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Addiction Treatment for Adults with ADHD - Special Considerations

ADHD patients requiring drug treatment are varyingly estimated at between 10% and 30% of the total abusing population, and few dispute the causal link between the disorder and a greatly increased risk for abuse and addiction.

Drug treatment for ADHD patients requires that therapies be offered cognizant of the specific teaching and learning styles proven most beneficial to this subset of abusers. Ideally treatment should be undertaken within a homogenous group of fellow ADHD substance abusing peers, and pharmacological intervention used to diminish the severity of ADHD symptoms.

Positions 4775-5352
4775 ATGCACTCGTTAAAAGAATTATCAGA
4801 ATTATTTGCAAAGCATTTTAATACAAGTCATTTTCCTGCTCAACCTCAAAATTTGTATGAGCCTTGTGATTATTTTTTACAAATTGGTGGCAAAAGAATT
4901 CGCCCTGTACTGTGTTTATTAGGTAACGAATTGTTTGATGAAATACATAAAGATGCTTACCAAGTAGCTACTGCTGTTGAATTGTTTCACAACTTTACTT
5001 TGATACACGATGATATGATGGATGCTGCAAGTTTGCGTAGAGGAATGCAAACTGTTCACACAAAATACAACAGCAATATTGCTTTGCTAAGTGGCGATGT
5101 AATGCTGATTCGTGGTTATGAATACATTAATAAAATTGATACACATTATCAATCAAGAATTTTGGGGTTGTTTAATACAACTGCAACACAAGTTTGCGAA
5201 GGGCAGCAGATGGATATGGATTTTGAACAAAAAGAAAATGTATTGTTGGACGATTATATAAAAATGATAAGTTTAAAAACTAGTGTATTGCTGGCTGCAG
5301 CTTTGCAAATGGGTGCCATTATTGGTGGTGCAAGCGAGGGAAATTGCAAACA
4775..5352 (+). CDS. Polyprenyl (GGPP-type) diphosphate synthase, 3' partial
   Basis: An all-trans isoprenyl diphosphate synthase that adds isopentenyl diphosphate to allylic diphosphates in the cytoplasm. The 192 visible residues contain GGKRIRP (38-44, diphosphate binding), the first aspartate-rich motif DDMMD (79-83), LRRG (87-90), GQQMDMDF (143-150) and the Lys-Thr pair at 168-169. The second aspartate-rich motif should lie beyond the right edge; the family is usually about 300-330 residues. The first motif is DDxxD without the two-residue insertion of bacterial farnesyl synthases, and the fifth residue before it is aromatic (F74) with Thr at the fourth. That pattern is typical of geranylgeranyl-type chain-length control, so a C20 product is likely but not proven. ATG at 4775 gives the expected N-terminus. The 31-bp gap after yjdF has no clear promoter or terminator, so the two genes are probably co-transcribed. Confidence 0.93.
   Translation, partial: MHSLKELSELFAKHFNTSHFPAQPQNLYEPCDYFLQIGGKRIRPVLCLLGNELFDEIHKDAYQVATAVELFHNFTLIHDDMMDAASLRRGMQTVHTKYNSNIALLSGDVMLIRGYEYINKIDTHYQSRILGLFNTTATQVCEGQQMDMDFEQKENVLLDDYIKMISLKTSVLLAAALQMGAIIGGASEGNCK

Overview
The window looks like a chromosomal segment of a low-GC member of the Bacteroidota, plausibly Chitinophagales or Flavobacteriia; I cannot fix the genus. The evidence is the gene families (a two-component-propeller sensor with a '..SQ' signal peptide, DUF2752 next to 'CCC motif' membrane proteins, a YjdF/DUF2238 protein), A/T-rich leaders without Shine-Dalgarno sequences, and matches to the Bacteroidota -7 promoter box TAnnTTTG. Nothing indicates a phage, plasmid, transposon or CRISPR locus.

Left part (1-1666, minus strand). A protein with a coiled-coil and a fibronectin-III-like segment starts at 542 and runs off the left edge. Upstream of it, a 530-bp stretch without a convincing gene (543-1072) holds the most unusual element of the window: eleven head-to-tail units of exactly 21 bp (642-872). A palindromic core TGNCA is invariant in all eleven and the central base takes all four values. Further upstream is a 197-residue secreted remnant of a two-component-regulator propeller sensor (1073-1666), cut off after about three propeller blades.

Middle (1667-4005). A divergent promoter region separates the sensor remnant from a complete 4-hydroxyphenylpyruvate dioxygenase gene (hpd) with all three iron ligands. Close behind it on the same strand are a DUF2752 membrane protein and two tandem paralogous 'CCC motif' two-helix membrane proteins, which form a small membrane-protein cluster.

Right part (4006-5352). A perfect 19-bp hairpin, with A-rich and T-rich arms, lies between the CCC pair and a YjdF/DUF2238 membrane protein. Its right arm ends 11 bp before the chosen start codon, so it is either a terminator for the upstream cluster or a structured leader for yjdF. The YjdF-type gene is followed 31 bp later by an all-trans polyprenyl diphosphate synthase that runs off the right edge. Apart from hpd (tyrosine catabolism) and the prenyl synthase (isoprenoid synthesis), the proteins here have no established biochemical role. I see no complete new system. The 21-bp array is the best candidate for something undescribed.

Trigger for substance abuse later in life?

Do stimulant ADHD drugs prescribed for children increase the likelihood of drug or alcohol abuse in adult ADHD sufferers?

Parents and researchers have long been concerned that the administration of effective stimulant drugs to young ADHD patients may be partially responsible for inducing this higher prevalence of substance abuse later in life. The concerns were that the administration of stimulants caused a sensitization to the reward effects of other stimulant drugs, and thus increased the probability of drug addiction; and also that by prescribing psychotropic substances to children we risked inducing a desire to continue to enjoy these drugs through a non clinical administration.